SYDNEY, 16th March: News that the State Bank of India is considering withdrawing its proposed funding for Indian mining giant Adani’s controversial Carmichael coal mine in Queensland’s Galilee Basin is a positive sign for the climate and the Great Barrier Reef.
After the Bank indicated it would finance a $1 billion loan for the project, reports now suggest that India’s oldest and largest bank may be only days or weeks away from pulling the plug on Carmichael, joining nine international investment banks, including Deutsche Bank, Citi and HSCBC, who have ruled out involvement in the port and mine expansions.
If it were a country, the Galilee Basin would be the 7th largest emitter of greenhouse gases in the world. The port expansion needed to export Galilee coal requires dredging in the Great Barrier Reef world heritage area and an increase in shipping on the Reef’s waters
“News that the State Bank of India is reconsidering in Adani’s mega coal expansions makes it clear that this project doesn’t have a financial leg to stand on,” said 350.org Australia’s CEO Blair Palese.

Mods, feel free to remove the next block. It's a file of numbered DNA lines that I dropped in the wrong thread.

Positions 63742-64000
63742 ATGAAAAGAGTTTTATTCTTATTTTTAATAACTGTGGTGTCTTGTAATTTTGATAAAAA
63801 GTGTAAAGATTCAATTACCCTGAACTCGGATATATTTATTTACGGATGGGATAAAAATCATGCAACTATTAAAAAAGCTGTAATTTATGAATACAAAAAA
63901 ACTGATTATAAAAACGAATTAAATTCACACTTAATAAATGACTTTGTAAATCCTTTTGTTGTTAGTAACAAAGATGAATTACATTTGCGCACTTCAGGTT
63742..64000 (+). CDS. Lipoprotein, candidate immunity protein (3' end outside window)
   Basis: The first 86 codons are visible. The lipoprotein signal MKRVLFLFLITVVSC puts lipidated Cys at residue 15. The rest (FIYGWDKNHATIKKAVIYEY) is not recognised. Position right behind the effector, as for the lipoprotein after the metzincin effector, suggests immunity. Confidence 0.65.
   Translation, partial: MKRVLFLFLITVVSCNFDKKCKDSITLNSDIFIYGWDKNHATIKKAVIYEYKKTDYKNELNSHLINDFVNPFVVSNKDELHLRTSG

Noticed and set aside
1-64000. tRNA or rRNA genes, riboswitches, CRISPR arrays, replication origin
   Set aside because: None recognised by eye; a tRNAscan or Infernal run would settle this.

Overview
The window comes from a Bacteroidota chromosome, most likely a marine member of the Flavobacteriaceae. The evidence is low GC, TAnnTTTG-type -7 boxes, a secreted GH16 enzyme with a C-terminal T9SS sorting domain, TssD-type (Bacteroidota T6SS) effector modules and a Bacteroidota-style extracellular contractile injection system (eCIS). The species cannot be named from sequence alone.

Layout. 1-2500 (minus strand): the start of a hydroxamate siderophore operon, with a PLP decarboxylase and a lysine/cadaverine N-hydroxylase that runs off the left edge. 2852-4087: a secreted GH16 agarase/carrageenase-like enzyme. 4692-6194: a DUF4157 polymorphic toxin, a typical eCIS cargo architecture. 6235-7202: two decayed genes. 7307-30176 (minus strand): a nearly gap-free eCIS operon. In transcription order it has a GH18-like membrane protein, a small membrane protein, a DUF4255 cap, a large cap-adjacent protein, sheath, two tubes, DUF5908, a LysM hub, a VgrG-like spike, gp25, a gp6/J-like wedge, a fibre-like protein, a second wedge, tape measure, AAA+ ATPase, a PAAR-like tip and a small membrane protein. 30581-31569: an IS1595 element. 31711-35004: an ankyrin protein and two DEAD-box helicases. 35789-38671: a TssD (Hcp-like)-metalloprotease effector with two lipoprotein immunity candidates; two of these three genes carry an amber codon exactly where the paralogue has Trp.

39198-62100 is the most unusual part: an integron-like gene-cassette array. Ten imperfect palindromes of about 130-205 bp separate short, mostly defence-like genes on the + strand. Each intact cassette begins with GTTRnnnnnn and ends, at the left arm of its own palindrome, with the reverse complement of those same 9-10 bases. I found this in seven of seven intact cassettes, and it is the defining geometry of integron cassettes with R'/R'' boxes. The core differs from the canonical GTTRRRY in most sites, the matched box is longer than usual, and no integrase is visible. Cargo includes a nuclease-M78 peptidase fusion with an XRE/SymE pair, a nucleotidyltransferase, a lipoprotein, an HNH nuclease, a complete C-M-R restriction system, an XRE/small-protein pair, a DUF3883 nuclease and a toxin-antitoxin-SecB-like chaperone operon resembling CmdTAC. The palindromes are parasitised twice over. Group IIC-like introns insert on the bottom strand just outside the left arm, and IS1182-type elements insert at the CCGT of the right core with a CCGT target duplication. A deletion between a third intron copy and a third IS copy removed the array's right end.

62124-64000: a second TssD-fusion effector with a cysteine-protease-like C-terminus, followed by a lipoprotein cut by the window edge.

“With a price tag of $16.5 billion and Adani to date raising a mere $1 billion for the project, it’s clear it makes neither economic nor environmental sense to fund these destructive projects.”
“Coal prices are at an all time low and analysts say that the age of coal is over. As the world faces a global coal glut and China and India reduce their coal consumption and importation, Adani’s Galilee coal project is a stranded asset waiting to happen ,” Palese said.
“To avoid catastrophic climate change, we know that 90% of Australia’s coal must stay in the ground. We also know that these Galilee mega coal projects would mean irreparably damaging the World Heritage Great Barrier Reef.
“Any financier that touches this project is complicit in destroying the climate and our unique reef.
“We look forward to the State Bank of India voting on the side of logic and standing with global banks everywhere who have written off involvement in Adani’s projects. There is nothing viable about mega coal expansions – not environmentally and not financially, concluded Palese.
The Carmichael mine approval process is currently being contested in court and an outcome is expected in early 2016.
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